Tuesday, February 27, 2007

The Markets Today -- A few Thoughts on China, and the USA, Mostly

It's interesting. The drop of the Shanghai Composite Index should be no shock, as it has been going up so fast for so long, looking ripe for some possible downward volatility. So we have some. What's important about this? Volatility happens. Speculators lose money, mostly. I really believe that what is most important is long-term in nature. I would hope that if China is fortunate enough and its leaders wise enough to avoid messing up their great possibilities, (and I think they may be,) this century can be the beginning of a golden age for China and indeed, for many of the emerging market nations. But human history show us that the leaders of great nations are too often not much wiser than the rest of us.

There have always been spectacular downs as well as ups -- much volatility -- as market economies mature and grow stronger.

Consider Hong Kong, over the last forty years. Mark Mobius' book, Mobius on Emerging Markets, has a discussion of the huge volatility, the sustained very high economic growth rate, and the great rewards in terms of investor wealth which came to patient, careful, (dare I add diversified) investors. Hong Kong can be the model for even a huge nation like China.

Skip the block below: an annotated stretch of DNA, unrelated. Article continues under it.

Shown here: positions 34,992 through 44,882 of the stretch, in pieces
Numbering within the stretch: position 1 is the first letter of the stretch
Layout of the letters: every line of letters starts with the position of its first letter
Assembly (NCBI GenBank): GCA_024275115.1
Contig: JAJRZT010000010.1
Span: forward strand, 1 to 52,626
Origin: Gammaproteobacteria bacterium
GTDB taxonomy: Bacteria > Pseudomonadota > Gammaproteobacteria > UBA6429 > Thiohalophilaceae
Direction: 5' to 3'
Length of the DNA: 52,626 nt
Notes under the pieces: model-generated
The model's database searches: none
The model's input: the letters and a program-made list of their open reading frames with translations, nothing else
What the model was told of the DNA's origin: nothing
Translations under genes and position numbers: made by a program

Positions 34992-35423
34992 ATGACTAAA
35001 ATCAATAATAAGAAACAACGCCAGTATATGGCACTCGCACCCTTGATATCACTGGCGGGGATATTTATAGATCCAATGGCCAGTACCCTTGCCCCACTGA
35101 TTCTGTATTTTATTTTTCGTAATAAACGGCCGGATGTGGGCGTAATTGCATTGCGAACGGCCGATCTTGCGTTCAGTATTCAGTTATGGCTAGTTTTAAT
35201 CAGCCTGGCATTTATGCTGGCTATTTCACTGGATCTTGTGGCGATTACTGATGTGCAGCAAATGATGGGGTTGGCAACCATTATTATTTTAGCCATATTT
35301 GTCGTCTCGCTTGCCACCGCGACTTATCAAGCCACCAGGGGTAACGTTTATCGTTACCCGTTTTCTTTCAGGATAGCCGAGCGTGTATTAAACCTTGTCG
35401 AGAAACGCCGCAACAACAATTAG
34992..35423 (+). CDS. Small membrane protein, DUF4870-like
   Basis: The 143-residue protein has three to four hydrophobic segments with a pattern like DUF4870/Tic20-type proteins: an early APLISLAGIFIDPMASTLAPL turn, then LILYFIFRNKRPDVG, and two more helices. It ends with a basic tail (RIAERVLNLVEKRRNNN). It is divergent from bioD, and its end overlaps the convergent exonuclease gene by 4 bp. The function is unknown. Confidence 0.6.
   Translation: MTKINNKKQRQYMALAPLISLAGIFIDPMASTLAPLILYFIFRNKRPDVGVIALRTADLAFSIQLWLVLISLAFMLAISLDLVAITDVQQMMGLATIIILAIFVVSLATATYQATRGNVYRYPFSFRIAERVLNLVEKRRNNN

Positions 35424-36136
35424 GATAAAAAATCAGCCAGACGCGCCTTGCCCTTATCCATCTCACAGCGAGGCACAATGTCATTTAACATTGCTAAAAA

So what would I, an individual American, hope to see from China over the rest of my lifetime? Economic growth and freedom, and a sense of responsibility to handle well the marvelous possibilities still opening up before the eyes of the world. It would seem to me that there is no need at all for aggressive, substantial expansion of military forces. Or for forceful resolution of the Taiwan issue. I am far removed from a position of influence, but my friendly counsel would be to seek all possible ways to defuse tensions, strengthen trust, reward that trust well, and to build on the many things which are shared between them, cultural and otherwise. I would think it would be very wise even to unilaterally renounce the use of violence against Taiwan. Peace, shared prosperity, and a genuine sense of enduring brotherhood are the best ways to bring people together. If Germany can be peacefully reunited, so can China someday. So can Korea, for that matter.

Chinese investors would be very well rewarded for avoiding speculative behavior; that is not a good way to build anything. they should seek ways to invest patiently, in well-diversified ways, at minimal expense, and also invest globally. While I am not expert on the details of the matter, I understand that there are limitations on the ability of small China investors to invest in the securities of other countries. I would hope that the need for such limitations would recede.

On the US markets today. I find remarkable the behavior of the traders, who take something like today's China market news as an invitation to, well pardon me, but to start trying to take the other emerging markets, the US and other developed markets down as well. There is no rationality visible in this, at least to a much less tactically-oriented fellow like me. If you are irrational enough to think that you can out-trade all the other nuts, er, speculators out there, I guess you just do not need something like a reasonable basis for all that buying and selling.

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